Central Americans seeking to work in the United States are increasingly taking the risky step of filing for political asylum in what experts say is an unintended consequence of the 1986 immigration law.
While asylum applications from Central Americans have risen substantially this year nationwide, the surge is perhaps most dramatic in the Los Angeles area, where more than 16,000 foreigners, mostly Central Americans, filed during the first five months of 1988. Fewer than 1,000 filed during the same period in 1987, according to the U.S. Immigration and Naturalization Service.
“We’re backed up; we’ve got boxes and boxes of applications that we have to get to,” said Avelino Geaga, supervisory immigration examiner for the Los Angeles district that covers a seven-county region that includes the largest Central American community in the United States.
Faced with the prospect of unemployment, many undocumented Central Americans have opted to remove themselves from the shadows and seek asylum with an eye toward obtaining “work authorization” cards, which allow them to work in the United States while their applications are pending.
The 1986 immigration law revisions require that employers ask their workers for such documentation before hiring them. Full enforcement of the sanctions began Sept. 1, which is when authorities began to notice the surge in applications.
“They need work authorization, and this is the quickest way to get it,” said Harold Ezell, Western regional commissioner for the immigration service who condemned the practice as an “abuse"--a position challenged by immigrant advocates.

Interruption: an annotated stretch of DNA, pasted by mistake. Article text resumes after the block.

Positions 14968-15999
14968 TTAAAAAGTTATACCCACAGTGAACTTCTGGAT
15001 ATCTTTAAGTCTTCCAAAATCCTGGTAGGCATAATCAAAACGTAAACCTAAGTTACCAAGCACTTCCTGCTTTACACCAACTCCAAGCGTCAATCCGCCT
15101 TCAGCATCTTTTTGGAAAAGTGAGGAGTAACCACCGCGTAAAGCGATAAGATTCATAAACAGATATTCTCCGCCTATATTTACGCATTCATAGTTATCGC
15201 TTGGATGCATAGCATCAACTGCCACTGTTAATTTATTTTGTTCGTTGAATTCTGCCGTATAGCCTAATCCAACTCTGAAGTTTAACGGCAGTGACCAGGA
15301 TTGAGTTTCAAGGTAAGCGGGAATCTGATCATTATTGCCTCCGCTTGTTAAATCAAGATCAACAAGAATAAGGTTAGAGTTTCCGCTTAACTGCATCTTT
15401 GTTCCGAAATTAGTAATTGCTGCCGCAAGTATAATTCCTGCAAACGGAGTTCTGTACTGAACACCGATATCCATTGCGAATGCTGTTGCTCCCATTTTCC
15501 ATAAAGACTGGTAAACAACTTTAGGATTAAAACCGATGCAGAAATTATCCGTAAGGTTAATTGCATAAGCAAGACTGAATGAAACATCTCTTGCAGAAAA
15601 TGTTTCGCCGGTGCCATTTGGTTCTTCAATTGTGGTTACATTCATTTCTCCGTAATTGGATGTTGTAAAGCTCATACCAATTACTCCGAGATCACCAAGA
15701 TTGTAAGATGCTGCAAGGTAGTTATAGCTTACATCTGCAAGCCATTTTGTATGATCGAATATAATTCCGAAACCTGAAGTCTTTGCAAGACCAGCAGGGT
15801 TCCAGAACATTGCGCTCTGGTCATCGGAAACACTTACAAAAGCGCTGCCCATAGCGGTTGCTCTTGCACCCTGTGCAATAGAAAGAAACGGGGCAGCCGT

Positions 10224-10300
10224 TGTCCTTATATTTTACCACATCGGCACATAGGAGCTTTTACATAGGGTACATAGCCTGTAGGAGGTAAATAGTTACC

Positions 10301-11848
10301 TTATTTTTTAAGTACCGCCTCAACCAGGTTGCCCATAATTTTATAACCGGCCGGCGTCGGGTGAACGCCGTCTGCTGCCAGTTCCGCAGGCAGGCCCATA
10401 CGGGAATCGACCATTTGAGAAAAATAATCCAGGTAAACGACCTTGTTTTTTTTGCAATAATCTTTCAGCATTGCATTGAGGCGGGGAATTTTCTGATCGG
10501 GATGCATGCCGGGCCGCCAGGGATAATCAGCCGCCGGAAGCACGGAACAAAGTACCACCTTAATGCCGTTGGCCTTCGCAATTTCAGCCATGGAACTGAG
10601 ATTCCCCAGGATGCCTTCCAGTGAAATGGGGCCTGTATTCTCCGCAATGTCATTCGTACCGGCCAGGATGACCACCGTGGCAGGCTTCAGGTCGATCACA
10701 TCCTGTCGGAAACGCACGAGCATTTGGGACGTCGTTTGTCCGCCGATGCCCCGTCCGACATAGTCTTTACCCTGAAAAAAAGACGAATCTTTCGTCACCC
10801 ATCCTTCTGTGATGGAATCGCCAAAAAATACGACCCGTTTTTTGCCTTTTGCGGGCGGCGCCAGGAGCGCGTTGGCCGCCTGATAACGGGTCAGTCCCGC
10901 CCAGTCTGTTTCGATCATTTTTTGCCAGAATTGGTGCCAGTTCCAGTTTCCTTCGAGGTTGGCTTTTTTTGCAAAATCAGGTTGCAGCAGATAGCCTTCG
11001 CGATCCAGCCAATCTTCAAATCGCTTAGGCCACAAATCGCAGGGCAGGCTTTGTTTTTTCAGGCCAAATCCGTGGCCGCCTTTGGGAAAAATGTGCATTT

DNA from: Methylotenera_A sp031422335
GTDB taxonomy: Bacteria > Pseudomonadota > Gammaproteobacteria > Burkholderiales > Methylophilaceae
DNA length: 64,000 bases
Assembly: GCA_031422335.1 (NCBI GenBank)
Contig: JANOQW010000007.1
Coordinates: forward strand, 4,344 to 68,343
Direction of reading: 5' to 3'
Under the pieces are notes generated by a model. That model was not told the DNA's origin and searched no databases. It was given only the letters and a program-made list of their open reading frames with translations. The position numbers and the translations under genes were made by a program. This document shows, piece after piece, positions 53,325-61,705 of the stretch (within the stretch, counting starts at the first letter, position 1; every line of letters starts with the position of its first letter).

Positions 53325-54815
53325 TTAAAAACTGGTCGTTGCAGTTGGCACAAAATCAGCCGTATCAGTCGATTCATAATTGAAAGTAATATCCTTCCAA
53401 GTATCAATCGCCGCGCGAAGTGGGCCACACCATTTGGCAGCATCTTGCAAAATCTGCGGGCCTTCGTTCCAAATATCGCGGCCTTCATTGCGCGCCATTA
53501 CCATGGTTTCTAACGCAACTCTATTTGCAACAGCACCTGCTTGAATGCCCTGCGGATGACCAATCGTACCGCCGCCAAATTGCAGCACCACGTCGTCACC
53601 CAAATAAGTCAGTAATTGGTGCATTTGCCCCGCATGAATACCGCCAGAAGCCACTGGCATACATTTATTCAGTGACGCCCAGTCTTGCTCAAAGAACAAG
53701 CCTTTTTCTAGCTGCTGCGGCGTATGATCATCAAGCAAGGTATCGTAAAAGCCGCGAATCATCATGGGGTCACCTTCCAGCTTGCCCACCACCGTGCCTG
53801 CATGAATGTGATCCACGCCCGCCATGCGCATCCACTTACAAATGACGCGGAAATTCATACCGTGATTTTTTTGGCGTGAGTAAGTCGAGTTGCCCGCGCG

The applications are double-edged because less than 4% of El Salvadorans and Guatemalans who apply have been granted political asylum, according to immigrant groups that monitor applications. Acceptance rates for applicants from leftist Nicaragua topped 80% last year, critics note, a disparity that they have charged illustrates the “politicization” of the process.
Thus, while applicants from El Salvador and Guatemala may be able to extend their time here for a year or more through the application process and subsequent appeals, many will likely face deportation. Unlike applicants under the recently expired amnesty program, the applications of unsuccessful asylum-seekers do not remain confidential and are used in deportation proceedings.
“Basically, someone applying for asylum is giving the INS all the information they need to deport them,” said Jennifer Horne, a paralegal with El Rescate, the Los Angeles immigrant advocate organization.
Nonetheless, Central Americans have been taking the step, apparently seeing few alternatives at a time when it is becoming more and more difficult for many to find work without some kind of documentation.
“They’re taking a very great risk,” said the Rev. John Fife, a Presbyterian pastor in Tucson who has long been active in the asylum movement for Central Americans. “But when faced with the possibility of their children going hungry, they’ve decided to take this risk.”
U.S. law raises the possibility of asylum for foreigners who can prove they have a “well-founded fear” of persecution based on race, religion, political belief or membership in particular organizations. However, the program has been the focus of intense debate in the past decade, as critics have charged that U.S. officials “tilted” toward citizens of leftist nations such as Poland and were less likely to grant asylum for nationals of U.S. allies such as El Salvador and Guatemala.
The recent increase in applications is most pronounced among El Salvadorans and Guatemalans. An upsurge in applications among Nicaraguans that began in early 1987 is also continuing, the INS said.
Between Oct. 1, 1987, and April 30, 1988, according to the INS, almost 14,000 El Salvadorans nationwide applied for asylum--contrasted to fewer than 3,000 in the previous entire fiscal year.
During the same period, almost 3,000 Guatemalans filed for asylum, more than four times as many as filed during all of fiscal 1987.